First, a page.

Architect Sheppard Robson has secured planning permission for The Learning and Teaching Centre at the University of Newcastle, part of its Science Central development.
The building has been designed with a sweeping curve to visually connect two adjacent public spaces which sit within the nine-hectare Science Central masterplan, designed by Make Architects. The Science Central project aims to be a multi-use zone combining academic, business and residential on the site of the former Tyne Brewery.
The scheme features new public realm which will connect Science Square with a softer landscaped Knowledge Square. Terracing will step down from this pocket park, with the landscaping scheme wrapping around the building.
Integral to the landscape design is a discrete sustainable urban drainage system (SUDS), which slows down and holds back rainwater run-off from the site.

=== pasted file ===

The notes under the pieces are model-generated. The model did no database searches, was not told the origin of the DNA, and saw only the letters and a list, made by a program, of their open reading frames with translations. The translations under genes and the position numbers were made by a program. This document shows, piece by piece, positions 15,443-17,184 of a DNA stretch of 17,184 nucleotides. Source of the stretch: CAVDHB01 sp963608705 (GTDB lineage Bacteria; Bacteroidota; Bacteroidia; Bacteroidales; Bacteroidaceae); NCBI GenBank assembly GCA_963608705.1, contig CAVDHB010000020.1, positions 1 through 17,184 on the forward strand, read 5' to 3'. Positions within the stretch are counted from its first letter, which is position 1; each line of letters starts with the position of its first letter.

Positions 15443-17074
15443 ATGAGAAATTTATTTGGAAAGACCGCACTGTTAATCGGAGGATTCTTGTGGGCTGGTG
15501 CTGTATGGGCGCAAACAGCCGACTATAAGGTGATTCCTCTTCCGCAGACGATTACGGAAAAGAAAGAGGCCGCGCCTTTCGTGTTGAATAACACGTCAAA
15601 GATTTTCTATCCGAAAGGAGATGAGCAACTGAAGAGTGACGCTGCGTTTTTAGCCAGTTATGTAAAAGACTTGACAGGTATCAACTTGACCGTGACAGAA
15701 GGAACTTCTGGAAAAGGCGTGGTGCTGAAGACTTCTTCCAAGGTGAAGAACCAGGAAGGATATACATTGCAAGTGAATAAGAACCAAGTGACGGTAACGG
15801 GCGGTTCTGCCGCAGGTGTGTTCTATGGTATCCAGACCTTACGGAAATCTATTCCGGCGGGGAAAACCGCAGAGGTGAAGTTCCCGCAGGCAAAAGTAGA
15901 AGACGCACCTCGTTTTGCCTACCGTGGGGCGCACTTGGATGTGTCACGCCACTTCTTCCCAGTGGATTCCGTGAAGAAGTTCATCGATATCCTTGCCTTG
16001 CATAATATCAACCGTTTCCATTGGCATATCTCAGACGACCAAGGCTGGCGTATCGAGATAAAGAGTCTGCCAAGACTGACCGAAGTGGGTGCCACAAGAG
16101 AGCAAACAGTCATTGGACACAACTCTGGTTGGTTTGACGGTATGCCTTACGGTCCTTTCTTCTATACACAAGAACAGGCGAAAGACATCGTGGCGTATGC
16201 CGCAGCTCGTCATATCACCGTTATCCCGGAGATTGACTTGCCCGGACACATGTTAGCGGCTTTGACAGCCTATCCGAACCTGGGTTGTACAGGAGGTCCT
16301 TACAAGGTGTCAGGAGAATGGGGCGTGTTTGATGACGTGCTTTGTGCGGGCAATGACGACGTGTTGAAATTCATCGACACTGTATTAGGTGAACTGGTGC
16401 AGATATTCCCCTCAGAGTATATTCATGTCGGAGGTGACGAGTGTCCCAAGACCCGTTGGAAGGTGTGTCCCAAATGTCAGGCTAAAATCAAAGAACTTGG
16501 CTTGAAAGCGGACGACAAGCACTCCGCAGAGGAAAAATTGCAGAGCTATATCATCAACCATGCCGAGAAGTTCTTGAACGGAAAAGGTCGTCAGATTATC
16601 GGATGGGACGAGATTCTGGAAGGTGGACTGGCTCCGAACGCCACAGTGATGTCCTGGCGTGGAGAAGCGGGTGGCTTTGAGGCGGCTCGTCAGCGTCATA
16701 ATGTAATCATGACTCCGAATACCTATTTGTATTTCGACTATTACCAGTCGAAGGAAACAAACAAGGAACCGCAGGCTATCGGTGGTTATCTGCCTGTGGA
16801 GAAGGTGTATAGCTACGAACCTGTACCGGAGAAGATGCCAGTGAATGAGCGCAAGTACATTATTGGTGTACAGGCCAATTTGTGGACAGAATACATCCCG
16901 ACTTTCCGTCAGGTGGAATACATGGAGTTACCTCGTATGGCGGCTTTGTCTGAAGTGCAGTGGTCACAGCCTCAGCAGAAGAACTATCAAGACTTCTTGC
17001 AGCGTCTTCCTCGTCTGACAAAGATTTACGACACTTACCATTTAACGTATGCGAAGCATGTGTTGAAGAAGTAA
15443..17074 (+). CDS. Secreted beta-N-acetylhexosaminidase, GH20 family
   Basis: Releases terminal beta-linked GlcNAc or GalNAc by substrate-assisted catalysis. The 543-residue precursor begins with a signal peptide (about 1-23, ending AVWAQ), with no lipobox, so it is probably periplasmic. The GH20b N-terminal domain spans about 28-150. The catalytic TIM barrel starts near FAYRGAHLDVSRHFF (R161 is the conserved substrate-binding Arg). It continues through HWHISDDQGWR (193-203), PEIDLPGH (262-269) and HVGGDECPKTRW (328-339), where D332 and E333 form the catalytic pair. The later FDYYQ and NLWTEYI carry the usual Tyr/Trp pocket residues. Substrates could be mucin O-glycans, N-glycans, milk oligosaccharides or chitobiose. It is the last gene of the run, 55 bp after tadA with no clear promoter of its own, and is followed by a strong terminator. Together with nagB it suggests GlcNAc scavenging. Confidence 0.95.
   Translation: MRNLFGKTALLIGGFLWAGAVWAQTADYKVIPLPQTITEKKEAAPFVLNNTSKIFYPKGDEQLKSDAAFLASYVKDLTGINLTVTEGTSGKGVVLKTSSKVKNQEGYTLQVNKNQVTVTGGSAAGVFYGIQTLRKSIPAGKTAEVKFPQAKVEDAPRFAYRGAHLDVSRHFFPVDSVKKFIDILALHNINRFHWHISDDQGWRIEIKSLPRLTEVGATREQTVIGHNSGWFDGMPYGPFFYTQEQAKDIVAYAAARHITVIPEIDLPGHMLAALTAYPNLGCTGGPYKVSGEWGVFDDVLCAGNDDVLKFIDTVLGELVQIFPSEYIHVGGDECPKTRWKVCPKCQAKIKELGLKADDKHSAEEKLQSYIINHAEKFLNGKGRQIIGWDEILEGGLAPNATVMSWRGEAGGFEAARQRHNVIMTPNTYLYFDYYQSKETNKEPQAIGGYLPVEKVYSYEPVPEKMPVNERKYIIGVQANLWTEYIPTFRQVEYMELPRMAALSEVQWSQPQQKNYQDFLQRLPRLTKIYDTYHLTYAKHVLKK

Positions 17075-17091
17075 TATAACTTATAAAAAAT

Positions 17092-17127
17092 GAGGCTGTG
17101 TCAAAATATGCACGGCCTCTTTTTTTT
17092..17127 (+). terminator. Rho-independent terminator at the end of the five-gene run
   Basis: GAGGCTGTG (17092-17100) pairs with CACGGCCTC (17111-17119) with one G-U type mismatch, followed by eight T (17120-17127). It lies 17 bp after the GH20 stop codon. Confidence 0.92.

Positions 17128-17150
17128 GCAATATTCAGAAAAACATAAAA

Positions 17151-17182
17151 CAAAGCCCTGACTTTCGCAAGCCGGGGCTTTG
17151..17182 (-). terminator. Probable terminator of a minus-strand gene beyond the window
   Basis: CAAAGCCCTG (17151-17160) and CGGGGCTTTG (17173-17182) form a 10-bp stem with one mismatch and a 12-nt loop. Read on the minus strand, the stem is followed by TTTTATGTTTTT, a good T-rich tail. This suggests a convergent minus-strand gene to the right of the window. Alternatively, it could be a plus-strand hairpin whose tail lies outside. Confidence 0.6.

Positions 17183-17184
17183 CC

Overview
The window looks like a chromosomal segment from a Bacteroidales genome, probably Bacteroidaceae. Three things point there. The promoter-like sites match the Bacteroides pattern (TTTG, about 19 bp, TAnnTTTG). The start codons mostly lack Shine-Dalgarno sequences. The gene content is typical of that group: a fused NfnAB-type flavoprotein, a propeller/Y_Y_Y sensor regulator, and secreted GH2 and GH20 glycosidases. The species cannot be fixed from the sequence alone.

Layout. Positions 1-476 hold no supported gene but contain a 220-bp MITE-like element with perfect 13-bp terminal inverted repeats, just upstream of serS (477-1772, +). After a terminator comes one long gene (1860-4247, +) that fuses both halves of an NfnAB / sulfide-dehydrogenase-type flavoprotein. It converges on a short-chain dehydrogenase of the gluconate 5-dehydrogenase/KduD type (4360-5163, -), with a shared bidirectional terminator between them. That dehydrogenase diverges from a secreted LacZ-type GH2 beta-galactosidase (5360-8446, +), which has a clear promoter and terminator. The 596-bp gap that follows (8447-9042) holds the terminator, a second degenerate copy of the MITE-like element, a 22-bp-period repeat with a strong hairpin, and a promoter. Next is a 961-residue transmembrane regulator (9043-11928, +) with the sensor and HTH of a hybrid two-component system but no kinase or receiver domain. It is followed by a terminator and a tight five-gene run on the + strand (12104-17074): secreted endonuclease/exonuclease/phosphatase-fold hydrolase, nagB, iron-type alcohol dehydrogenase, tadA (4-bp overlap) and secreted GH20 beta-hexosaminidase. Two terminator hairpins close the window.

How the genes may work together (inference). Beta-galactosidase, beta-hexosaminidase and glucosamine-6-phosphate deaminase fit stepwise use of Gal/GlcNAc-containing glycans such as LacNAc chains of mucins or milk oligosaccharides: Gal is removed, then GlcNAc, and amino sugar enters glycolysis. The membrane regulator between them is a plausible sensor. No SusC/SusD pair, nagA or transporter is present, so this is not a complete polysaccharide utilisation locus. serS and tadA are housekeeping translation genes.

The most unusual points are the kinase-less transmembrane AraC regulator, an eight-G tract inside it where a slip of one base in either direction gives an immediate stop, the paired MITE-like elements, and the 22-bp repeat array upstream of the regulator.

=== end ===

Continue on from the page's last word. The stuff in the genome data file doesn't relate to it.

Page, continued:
On the ground floor plan of the, an internal street runs between more formal spaces of an auditorium and the social, interactive spaces in what is called the "Learning Arc", which included an exhibition space and café for more informal working. The building has three further storeys of learning facilities, including office accommodation for the University’s Business School.
Rupert Goddard, partner at Sheppard Robson, said: "The weaving together of social spaces with flexible auditoria will open-up a diverse range of possibilities for modern ways of learning and teaching.
"We wanted our design to communicate the pivotal role this facility will have to the campus and wider University, with a strident design that resonates both with the campus context and the city’s history of scientific innovation."
Last month the practice won the Best New Public Space award in The 2017 London Planning Awards for Fitzroy Place. A collaboration between Sheppard Robson and Lifschutz Davidson Sandilands, the project was described by the judges as "a new area of high quality landscaped public space in London’s West End. It provides a haven for local residents, visitors and workers to sit, dwell and take time out from the bustling streets around. A real hidden gem."